DMZ Book Four [Reminder]

Here’s your reminder that DMZ Book Four (Deluxe Edition Hardcover) is out this Wednesday, July 1st. You should buy it. This volume contains 384 pages (issues 45 to 59), features an original cover by Brian Wood, guest artists including Danijel Zezelj, Andrea Mutti, and David Lapham, and is only $29.99. It’s an oversized hardcover with 24 pages of bonus content hand-curated by me, including an extended conversation between me and Brian Wood, an interview with cover artist John Paul Leon, a profile interview with colorist Jeromy Cox, and tons of concept art, cover designs, and character sketches.

There will be 5 hardcovers total, with an additional book planned for release every 6 months or so. In development at SyFy for a TV adaptation, DMZ ran for 72 issues from 2005 to 2011, centering on would-be journalist Matthew Roth and his tumultuous time in war torn New York City, under siege during the Second American Civil War. For existing fans, this is the definitive format you’ll want to own. We’re throwing everything we have at it. For curious fans, this is the perfect time to jump in and own the ultimate edition, with the benefit of critical analysis and “director’s commentary.”


7.01.15 [#PicksOfTheWeek]

#PicksOfTheWeek is brought to you with generous support from my retail sponsor Yesteryear Comics. Make Yesteryear Comics your choice in San Diego for great customer service and the best discounts possible on a wide selection of mainstream and independent titles. Customers receive an attractive 20% discount on new titles during their first week of release. Yesteryear Comics is located at 9353 Clairemont Mesa Boulevard.

Big Week. Huge Week. I’m really excited about Airboy #2 (Image) by James Robinson and Greg Hinkle. The first issue was funny and meta and incredibly well-drawn, with the type of exaggerated reality that illuminates fact, so I hope it continues just as strong as it began. The House of Creator Owned is also offering Deadly Class #14 (Image) by Rick Remender and Wes Craig, certainly in a three-way heat for best Remender book this year along with Black Science (my pick) and Low, The Humans #6 (Image) by Keenan Marshall Keller and Tom Neely, No Mercy #4 (Image) by the terrific team of Alex de Campi and Carla Speed McNeil, Outcast #10 (Image) by Robert Kirkman and Paul Azaceta, the Punks CBLDF Special (Image) by Josh Fialkov and Kody Chamberlain, The Wicked + The Divine #12 (Image), and one of the long-awaited new Brian K. Vaughan books, We Stand On Guard #1 (Image) with artist Steve Skroce. That’s a ton already!

Boom! Studios has been coming on extremely strong lately, as evidenced by this week’s offerings, including The Spire #1 (Boom!), a sprawling new 8-issue series by Simon Spurrier and Jeff Stokely that already has people talking, Arcadia #3 (Boom!) by Alex Paknadel and Eric Scott Pfeiffer, which is probably my favorite new Boom! series if you forced me to pick, and Broken World #2 (Boom!), the second installment of Frank J. Barbiere and Christopher Peterson’s grungy sci-fi that flips the typical post-apocalyptic set-up. There’s also The Bunker #12 (Oni Press) by Josh Fialkov and Joe Infurnari! There’s 18 Days #1 (Graphic India) by Grant Morrison and Jeevan Kang, for the introductory price of just $1! There’s Onyx #1 (IDW) by Chris Ryall and Gabriel Rodriguez! If the Locke & Key and Little Nemo: Return to Slumberland alum doing a new project wasn’t enticing enough, Ryall will also be doing a signing on Wednesday 7/1 from 9-12 at my LCS, Yesteryear Comics in San Diego, so I’ll see you there!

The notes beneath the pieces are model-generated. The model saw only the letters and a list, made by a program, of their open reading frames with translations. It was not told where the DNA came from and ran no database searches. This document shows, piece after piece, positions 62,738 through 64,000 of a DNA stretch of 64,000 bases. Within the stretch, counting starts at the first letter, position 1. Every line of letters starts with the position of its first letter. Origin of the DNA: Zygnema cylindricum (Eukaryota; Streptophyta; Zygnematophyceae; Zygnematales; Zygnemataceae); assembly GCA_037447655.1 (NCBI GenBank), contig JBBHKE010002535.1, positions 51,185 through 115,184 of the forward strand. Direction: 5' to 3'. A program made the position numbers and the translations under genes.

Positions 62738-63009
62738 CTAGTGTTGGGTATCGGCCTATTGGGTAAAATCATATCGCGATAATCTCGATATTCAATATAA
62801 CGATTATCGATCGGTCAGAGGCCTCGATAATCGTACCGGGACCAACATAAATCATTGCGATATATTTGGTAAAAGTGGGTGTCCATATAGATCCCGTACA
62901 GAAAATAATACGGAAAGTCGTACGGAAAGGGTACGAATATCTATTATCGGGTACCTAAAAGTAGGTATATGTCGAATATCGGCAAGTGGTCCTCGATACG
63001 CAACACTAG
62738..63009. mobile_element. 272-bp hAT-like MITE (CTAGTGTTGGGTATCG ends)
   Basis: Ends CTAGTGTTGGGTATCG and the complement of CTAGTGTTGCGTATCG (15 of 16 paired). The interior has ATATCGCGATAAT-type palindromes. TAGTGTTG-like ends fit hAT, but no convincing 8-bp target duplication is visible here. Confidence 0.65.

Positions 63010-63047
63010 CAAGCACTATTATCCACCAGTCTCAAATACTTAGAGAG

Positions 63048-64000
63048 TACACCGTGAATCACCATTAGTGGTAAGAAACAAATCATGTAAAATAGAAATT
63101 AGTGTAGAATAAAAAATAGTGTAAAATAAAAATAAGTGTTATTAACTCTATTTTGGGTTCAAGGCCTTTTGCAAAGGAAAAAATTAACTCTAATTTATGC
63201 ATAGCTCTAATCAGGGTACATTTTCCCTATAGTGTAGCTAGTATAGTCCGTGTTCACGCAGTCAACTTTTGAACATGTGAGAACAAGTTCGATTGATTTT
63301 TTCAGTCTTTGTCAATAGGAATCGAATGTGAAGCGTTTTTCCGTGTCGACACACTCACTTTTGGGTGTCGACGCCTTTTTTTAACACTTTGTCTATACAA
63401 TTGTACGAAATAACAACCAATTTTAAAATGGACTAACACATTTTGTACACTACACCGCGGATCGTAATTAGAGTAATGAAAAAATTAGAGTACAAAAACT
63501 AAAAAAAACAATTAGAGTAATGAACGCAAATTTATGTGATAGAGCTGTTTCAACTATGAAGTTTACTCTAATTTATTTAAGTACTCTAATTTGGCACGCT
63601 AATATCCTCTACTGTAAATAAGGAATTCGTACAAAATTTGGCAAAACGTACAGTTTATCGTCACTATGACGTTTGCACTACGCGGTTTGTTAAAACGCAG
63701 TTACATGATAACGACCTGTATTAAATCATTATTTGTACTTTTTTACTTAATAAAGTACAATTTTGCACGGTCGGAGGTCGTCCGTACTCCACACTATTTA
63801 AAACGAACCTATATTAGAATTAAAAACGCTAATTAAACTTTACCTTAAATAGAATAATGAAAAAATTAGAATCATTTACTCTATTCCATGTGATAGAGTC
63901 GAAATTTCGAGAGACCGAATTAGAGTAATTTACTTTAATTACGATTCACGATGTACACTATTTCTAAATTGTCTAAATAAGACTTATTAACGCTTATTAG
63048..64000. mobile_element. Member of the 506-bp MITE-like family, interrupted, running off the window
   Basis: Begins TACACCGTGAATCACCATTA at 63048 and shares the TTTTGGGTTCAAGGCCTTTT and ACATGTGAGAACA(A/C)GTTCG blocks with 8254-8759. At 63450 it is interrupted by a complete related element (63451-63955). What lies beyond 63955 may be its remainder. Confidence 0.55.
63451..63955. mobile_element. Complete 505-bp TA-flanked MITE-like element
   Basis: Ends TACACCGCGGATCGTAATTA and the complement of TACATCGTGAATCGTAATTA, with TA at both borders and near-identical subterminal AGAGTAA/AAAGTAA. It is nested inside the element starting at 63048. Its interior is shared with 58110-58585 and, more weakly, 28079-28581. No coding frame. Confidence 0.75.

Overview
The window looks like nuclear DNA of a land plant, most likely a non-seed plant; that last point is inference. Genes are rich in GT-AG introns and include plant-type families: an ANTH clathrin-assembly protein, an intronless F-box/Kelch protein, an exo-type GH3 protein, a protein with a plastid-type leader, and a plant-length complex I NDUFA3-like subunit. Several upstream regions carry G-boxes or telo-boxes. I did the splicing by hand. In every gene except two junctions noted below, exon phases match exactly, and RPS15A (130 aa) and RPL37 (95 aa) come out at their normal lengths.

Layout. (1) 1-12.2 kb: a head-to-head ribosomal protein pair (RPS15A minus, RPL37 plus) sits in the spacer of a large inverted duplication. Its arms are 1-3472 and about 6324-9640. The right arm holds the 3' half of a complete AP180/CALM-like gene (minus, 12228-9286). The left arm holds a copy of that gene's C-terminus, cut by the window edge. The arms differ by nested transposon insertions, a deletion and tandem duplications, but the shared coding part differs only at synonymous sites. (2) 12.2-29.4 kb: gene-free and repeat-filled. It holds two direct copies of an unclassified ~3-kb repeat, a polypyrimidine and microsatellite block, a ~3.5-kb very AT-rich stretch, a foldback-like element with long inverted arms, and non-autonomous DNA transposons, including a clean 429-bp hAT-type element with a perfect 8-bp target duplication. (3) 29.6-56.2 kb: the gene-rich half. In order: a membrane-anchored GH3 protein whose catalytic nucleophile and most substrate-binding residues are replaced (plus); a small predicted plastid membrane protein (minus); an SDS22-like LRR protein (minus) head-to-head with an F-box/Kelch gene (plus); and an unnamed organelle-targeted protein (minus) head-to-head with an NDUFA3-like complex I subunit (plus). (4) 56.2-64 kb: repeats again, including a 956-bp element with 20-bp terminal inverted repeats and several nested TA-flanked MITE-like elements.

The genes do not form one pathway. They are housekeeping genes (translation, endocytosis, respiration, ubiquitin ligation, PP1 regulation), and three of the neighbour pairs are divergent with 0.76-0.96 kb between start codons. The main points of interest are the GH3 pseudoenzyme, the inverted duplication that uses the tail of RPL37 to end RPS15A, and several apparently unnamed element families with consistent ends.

If you’re one of those Marvel and DC holdouts, the best I can do is recommend Midnighter #2 (DC) by Steve Orlando and ACO, which sort of defies the traditional DC house style and is a standout among the new launches for including some stylish and memorable visual layouts that take a key from the Matt Fraction and David Aja Immortal Iron Fist era, using a protagonist whose personality, sexuality, and general plot mechanics feel organic and don’t come off like forced marketing devices daring you to cool-dad #hashtag it on the Twitters.

If you need some quality material to adorn your bookshelf, you’ve come to the right place! There’s the DMZ Book Four: Deluxe Edition Hardcover (DC/Vertigo), collecting issues 45-59 of this stellar series by Brian Wood and Riccardo Burchielli. At $29.99 for 384 pages, it’s a deal, and this volume also contains great guest artist contributions from folks like Andrea Mutti, David Lapham, and Danijel Zezelj, as well as (Full Disclosure) interviews with the creative team conducted by yours truly, along with hand-selected bonus content including concept art and character designs. You might also be interested in The Wicked + The Divine Vol. 2: Fandemonium (Image) by Kieron Gillen and Jamie McKelvie, or the Supreme: Blue Rose TPB (Image) by Warren Ellis and Tula Lotay, collecting all seven issues of this gorgeous book. You should also definitely pick up The Autumnlands Vol. 1: Tooth & Claw (Image) by Kurt Busiek and Benjamin Dewey, easily one of the best new series of the year, and one of the best deals too, collecting issues 1-6 for just $9.99. 


6.24.15 [#PicksOfTheWeek]

#PicksOfTheWeek is brought to you with generous support from my retail sponsor Yesteryear Comics. Make Yesteryear Comics your choice in San Diego for great customer service and the best discounts possible on a wide selection of mainstream and independent titles. Customers receive an attractive 20% discount on new titles during their first week of release. Yesteryear Comics is located at 9353 Clairemont Mesa Boulevard.